And it makes me feel like I’m in the future! I know, I get it—7-inch touch displays like the one found in the Echo Show are cheaper than they’ve ever been, and anyone with an old phone, laptop, or tablet, could probably build something nearly as effective as the Echo Show with a little time and programming know-how. Heck, if you have the latest Android TV or a new Nvidia Shield you can even get a similar, Google-flavored experience from your television—albeit sans touch control.
What the Echo Show is doing isn’t ground breaking, but until now, if you wanted to have a super smart touchscreen brain running your home and delivering stuff like the weather and your schedule, you either had to hack it together yourself or make like Mark Zuckerberg and spend a whole lot of cash. The Echo Show is the first device of its kind that the rest of us can own, and it feels, in many ways, like that first step towards The Jetsons’ future.
It even has a camera for video calling! Though it currently only works with other Alexa-enabled devices, including Echo and the Alexa app on your phone. It’s a neat concept, and can be fun to use. When I was testing the Echo Show at the office I shouted “call home” and the Echo in my apartment immediately startled my dog and my roommate, and being able to simply say “call mom” and have your mom’s face appear on screen feels like some Star Trek futurist wonder. But it also means that now Amazon isn’t just listening to everything you do, it’s also watching everything you do, and that can feel...creepy. Particularly if you keep the Echo Show in your bedroom.
Yet the biggest problems with the Echo Show are are more a result of the Amazon Alexa infrastructure than of any particular flaw in the device itself. Every single criticism I have of the Echo Show could apply to the original Echo as well. As with that device, the Echo Show is overly reliant on skills—the mini-apps that allow Alexa to move out of the carefully constructed ecosystem and onto other sites and information repositories. If the skill doesn’t exist or isn’t specified when you make a request, the Echo Show will act dumb and navigate to Amazon Prime videos instead of YouTube or look up movie times through the Amazon store instead of on Fandango.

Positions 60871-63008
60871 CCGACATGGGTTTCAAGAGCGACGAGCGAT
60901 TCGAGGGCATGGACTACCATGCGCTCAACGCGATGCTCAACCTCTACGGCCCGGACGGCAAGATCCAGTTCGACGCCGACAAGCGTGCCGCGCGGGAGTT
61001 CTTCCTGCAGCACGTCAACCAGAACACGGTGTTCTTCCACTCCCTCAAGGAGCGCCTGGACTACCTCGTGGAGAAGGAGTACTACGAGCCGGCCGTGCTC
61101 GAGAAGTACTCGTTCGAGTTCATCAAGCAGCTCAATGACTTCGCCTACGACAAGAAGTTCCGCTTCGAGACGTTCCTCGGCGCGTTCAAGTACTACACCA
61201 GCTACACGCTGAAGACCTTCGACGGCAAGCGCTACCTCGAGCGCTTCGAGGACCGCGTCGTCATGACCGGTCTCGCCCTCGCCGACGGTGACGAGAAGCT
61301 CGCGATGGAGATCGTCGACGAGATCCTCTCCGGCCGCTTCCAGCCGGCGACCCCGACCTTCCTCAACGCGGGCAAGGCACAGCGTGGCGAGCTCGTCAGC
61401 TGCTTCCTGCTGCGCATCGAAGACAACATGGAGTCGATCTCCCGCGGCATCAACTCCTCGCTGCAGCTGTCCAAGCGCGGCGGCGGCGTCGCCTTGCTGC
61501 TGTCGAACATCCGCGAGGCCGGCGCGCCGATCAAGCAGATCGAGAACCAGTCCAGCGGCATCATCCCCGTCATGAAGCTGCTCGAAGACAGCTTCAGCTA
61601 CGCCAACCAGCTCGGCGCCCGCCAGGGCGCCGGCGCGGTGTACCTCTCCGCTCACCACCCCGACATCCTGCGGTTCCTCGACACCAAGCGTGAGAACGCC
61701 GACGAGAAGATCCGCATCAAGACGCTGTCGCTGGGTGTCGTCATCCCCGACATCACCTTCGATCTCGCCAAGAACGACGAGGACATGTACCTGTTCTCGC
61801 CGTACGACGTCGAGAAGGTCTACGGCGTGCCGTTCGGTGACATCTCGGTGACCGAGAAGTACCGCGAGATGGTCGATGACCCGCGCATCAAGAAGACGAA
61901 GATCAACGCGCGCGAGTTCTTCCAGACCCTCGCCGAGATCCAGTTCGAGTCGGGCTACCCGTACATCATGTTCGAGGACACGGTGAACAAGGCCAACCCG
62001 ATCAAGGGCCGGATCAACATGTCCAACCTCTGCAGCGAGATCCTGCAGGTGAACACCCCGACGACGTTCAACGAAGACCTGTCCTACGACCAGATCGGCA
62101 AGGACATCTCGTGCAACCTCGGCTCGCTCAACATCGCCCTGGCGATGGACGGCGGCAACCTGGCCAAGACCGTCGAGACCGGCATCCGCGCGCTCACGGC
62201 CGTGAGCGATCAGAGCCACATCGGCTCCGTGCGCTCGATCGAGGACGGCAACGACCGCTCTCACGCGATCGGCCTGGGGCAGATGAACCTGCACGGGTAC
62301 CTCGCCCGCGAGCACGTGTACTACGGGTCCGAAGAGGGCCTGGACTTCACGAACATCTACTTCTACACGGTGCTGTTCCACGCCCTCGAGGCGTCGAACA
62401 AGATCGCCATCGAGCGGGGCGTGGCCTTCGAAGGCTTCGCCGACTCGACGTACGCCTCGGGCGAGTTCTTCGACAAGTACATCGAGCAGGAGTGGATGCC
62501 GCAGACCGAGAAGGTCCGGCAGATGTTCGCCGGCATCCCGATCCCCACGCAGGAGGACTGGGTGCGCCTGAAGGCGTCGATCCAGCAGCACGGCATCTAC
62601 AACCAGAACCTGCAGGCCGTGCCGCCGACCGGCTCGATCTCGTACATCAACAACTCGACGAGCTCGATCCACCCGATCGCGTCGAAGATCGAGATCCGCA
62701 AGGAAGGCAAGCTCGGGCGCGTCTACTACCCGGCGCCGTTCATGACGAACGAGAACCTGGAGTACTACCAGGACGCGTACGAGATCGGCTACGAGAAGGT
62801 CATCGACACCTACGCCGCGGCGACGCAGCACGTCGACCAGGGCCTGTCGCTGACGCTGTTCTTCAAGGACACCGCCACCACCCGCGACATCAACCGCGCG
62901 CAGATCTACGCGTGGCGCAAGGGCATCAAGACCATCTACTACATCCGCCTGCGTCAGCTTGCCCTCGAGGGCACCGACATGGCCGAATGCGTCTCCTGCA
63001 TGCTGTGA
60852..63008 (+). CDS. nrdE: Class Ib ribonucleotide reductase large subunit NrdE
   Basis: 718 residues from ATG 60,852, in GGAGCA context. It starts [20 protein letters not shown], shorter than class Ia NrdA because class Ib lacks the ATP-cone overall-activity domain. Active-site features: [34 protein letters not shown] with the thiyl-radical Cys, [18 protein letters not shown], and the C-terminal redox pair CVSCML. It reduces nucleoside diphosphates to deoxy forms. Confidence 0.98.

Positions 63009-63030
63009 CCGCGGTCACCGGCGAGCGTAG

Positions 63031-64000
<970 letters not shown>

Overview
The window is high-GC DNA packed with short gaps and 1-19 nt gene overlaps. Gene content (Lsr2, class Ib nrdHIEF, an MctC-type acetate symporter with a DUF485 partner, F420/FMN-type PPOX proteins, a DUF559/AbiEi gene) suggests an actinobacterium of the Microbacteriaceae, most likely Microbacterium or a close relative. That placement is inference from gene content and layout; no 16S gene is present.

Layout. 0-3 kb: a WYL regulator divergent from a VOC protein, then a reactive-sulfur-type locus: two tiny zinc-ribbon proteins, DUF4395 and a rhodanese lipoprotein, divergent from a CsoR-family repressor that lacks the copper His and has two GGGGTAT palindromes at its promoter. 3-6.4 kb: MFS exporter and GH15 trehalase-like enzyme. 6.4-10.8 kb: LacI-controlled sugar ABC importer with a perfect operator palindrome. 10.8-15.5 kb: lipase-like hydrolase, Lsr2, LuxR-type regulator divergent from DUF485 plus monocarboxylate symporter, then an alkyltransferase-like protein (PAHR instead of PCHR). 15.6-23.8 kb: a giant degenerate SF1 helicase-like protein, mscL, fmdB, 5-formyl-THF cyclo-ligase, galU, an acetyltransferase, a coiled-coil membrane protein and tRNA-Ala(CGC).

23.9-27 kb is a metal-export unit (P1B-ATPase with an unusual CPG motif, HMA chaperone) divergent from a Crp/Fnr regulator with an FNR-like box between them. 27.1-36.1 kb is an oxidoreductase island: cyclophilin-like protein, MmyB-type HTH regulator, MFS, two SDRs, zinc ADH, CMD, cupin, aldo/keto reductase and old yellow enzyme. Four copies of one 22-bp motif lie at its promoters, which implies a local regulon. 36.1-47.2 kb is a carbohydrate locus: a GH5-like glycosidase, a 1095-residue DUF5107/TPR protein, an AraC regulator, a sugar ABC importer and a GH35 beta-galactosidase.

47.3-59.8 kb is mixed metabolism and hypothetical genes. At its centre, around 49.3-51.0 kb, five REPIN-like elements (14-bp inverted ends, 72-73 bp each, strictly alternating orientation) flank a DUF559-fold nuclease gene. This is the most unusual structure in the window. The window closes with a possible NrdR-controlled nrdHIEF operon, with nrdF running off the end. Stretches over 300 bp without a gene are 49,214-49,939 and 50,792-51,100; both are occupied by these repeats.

Sometimes it misunderstands words too. I always carefully enunciate because digital assistants can be stupid, but when I told the device to “show me Joe T Garcia salsa medium picante,” it heard “Show me a joke Garcias salsa medium picante,” and when I said “show me GOOP,” it heard “show me group.”
These problems, though, are ones that are already familiar to you if you use an Amazon Echo. So they feel more like nitpicks of a device I otherwise adore. If you feel the need to upgrade from your old Echo, or if you’re finally ready to experience the first truly consumer grade digital brain for you home, then yes, you really need to go order an Amazon Echo Show immediately, it’s that good. But it could be much better, and until Amazon improves the interaction between OS and skills and makes Alexa more intuitive, it’s still gonna be a far cry from that Jetsons future I’m ready for.
- I asked for it to show me a titmouse and it bleeped “tit.”
- I don’t have to ask for the weather five times.
- For $230 the Echo Show is $50 more than the original Echo and $100 more than the Google Home, but its very good 7-inch display makes it superior to both.
- The touch screen means you can swipe to stop music or alarms—which is way better than shouting. It also makes it easy to log the thing onto wi-fi.
- The Echo Show introduces video calling via Alexa. It’s great quality video calling, and testing it I experienced zero stutters or hiccups. Yet it only works with other Echo devices and phones with the Alexa app. Could be great for family, but has limited uses otherwise.